Peter Rosenthal

*Video coming soon*

Structural analysis of organelle structure and dynamics in situ by electron cryomicroscopy

Our group studies the architecture of large protein assemblies in order to understand basic molecular mechanisms that control protein and membrane traffic in the cell and in virus infection. Recently, the technique of cryomicroscopy (cryoEM) has made revolutionary advances in its ability to image biological specimens at high resolution by singl+e particle analysis or tomography. In this project the student will apply cryotomography to study the high-resolution architecture of the cell.

The endothelial cells that line the inner surfaces of blood vessels play roles in hemostasis, thrombosis, and inflammation by secretion of the large, multimeric blood glycoprotein von Willebrand factor (VWF). VWF has multiple ligands and on acute release, functions as an adhesive protein to bind platelets to sites of vascular injury. Defects in VWF and its storage are responsible for bleeding disorders including von Willebrand's disease. VWF is stored for rapid exocytic release in specialized secretory organelles called Weibel-Palade bodies (WPBs). Our studies have focused on two fundamental questions posed by VWF trafficking: How can a long multimeric protein be organized for dense storage in WPBs, and how can the packaging of this protein determine the identity and morphology of this unique secretory granule? Both these questions will be addressed by high-resolution studies of VWF tubule architecture and their interactions in the dense paracrystalline environment of the granule interior. In addition, we are interested in a structural and physical understanding of how VWF is released when granules fuse with the plasma membrane during exocytosis.

The student may also investigate the architecture of filopodia, which are thin, finger-like, projections that extend from the surface of mammalian cells and are thought to have roles in formation of cell-cell contacts and neuronal path-finding. They are ideally suited to high-resolution structural studies by a combination of light and electron microscopy. The central core consists of a cross-linked actin filament bundle along which myosin motor proteins walk, carrying various molecular cargoes out to the extreme tip of the filopodium. Using single molecule, super resolution light microscopy we can visualise and then localize individual proteins with nanometre precision and then, using cryo-electron tomography we can image the same, rapidly frozen, specimen in its native state in order to obtain high-resolution structural information. We wish to solve the structure of an individual filopodium and study the dynamics of individual proteins and protein complexes both in live cells and in rapidly frozen cells.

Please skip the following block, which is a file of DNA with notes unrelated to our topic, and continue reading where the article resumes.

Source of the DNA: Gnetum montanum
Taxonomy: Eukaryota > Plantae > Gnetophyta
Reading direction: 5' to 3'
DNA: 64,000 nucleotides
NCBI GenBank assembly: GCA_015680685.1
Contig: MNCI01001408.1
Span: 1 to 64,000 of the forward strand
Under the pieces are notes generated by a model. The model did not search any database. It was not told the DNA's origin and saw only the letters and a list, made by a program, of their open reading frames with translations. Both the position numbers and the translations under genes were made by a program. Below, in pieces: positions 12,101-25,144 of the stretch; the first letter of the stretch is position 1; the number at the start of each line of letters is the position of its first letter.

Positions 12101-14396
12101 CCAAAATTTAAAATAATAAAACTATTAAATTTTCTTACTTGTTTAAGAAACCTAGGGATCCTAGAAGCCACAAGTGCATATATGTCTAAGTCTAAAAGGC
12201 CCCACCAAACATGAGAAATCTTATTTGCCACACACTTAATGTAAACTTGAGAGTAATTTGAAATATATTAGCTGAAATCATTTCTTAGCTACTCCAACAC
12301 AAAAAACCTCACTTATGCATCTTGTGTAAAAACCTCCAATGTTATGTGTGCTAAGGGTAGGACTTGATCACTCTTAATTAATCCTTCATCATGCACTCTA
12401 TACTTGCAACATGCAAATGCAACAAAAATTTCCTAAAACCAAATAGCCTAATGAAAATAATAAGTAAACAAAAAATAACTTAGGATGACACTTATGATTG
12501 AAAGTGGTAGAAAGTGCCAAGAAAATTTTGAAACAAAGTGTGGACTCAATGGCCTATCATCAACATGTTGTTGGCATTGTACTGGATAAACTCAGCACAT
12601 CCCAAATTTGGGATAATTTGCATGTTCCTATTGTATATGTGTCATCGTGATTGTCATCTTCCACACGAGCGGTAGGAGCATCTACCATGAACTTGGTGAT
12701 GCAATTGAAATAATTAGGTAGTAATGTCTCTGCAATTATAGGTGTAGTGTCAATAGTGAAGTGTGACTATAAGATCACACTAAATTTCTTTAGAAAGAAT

Please note that only one studentship is available with this group and the precise project will be decided on consultation with the supervisor.

1. Berriman, J. A., Li, S., Hewlett, L. J., Wasilewski, S., Kiskin, F. N., Carter, T., Hannah, M. J. and Rosenthal, P. B. (2009)
Structural organization of Weibel-Palade bodies revealed by cryo-EM of vitrified endothelial cells.
Proceedings of the National Academy of Sciences of the United States of America  106: 17407-17412. PubMed abstract

2. Sader, K., Stopps, M., Calder, L. J. and Rosenthal, P. B. (2013)
Cryomicroscopy of radiation sensitive specimens on unmodified graphene sheets: reduction of electron-optical effects of charging.
Journal of Structural Biology  183: 531-536. PubMed abstract

3. Rosenthal, P. B. (2015)
From high symmetry to high resolution in biological electron microscopy: a commentary on Crowther (1971) 'Procedures for three-dimensional reconstruction of spherical viruses by Fourier synthesis from electron micrographs'.
Philosophical Transactions of the Royal Society B: Biological Sciences370: 20140345. PubMed abstract

4. Calder, L. J. and Rosenthal, P. B. (2016)
Cryomicroscopy provides structural snapshots of influenza virus membrane fusion.
Nature Structural & Molecular Biology  23: 853-858. PubMed abstract